Clinical depression entails both psychological as well as physical manifestations. Most of us are aware of the psychological signs of depression including feelings of sadness, hopelessness and emptiness. However, many are unaware that there are physical symptoms of depression. Remaining cognizant of these physical symptoms of depression allows one to know what to look for — and when to get help.
One of the most salient physical symptoms of depression relates to your sleep habits. Chronic insomnia could be caused by clinical depression. Conversely, some who suffer from depression sleep excessively and have a hard time dragging themselves out of bed. An abrupt change in sleep patterns can often prove to be the first of the physical symptoms of depression to arise. Constant fatigue and exhaustion also are indicative to poor sleeping, and they are also independent physical symptoms of depression in their own rights.
Many who are clinically depressed experience other ailments including frequent headaches, back pain as well as other aches and pains throughout the body. Obviously, not all minor aches and pains are due to depression, but when taken in context with other psychological symptoms of depression they can yield helpful clues when it comes to a depression diagnosis. Some patients with depression actually experience chest pains as one of their physical symptoms of depression, and in the most severe instances it can be mistaken for a real heart attack.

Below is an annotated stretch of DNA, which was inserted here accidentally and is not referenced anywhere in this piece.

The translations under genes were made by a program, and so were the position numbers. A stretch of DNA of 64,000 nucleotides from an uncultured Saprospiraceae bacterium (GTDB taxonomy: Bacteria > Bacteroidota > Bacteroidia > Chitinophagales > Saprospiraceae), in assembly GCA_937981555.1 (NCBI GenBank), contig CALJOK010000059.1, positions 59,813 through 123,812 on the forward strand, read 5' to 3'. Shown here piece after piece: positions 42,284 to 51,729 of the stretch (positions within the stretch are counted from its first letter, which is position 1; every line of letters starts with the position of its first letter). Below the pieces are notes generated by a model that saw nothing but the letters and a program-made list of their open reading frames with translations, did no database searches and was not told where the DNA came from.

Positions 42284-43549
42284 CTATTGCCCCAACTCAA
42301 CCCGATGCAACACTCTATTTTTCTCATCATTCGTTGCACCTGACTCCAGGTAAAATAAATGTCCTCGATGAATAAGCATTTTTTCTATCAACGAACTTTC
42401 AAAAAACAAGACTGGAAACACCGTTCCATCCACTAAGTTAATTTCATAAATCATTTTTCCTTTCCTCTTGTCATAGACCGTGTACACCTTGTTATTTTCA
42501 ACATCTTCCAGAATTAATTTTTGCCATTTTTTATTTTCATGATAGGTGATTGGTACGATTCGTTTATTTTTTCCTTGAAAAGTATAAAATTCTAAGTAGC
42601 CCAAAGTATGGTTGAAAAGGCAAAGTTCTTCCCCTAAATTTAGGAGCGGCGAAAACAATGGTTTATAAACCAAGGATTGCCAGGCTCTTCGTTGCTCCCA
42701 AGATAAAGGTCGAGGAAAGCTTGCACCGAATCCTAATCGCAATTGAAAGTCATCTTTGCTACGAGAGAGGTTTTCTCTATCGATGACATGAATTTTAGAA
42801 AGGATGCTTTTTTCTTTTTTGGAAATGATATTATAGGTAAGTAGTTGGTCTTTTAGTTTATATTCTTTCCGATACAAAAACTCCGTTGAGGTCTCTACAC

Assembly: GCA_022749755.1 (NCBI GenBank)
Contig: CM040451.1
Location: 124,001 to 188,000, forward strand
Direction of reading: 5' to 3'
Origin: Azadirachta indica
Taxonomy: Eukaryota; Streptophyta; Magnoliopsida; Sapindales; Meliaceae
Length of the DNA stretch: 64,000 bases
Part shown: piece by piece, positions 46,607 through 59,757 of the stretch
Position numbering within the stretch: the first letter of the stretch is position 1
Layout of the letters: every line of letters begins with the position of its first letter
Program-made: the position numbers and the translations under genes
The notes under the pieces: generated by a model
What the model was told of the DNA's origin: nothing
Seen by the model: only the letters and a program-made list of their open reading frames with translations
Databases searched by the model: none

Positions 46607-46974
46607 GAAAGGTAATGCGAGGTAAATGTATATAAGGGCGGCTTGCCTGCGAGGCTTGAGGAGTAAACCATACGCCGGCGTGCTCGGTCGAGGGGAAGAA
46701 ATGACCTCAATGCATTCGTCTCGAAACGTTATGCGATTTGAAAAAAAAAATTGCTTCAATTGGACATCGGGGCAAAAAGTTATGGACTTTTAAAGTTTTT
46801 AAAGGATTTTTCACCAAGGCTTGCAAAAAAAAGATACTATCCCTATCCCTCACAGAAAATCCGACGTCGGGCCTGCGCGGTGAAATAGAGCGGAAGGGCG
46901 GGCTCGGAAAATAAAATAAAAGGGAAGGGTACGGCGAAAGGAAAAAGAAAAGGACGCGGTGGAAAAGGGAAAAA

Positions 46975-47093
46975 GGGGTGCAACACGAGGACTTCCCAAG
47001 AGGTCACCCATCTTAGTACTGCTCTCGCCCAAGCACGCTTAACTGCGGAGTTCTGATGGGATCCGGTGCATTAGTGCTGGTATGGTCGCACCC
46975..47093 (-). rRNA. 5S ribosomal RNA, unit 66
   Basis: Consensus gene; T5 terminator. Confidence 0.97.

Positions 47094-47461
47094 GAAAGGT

A sudden change in weight is also a salient physical manifestation of clinical depression. This can be in either direction — rapid weight gain or alternatively unexplained weight loss. Clinical depression can also entail digestive problems including nausea and/or constipation. As with other physical symptoms of depression, many of these can be attributed to other ailments or just the daily rigors of life — however, when they occur consequent to sleep pattern changes you should take notice.
Clinical depression entails different signs for each individual. What might be physical symptoms of depression in one person might be harmless minor maladies in another. In the end, only a qualified mental health professional can make an accurate depression diagnosis. If you think you are experiencing some of these physical symptoms of depression, then the time to act is now.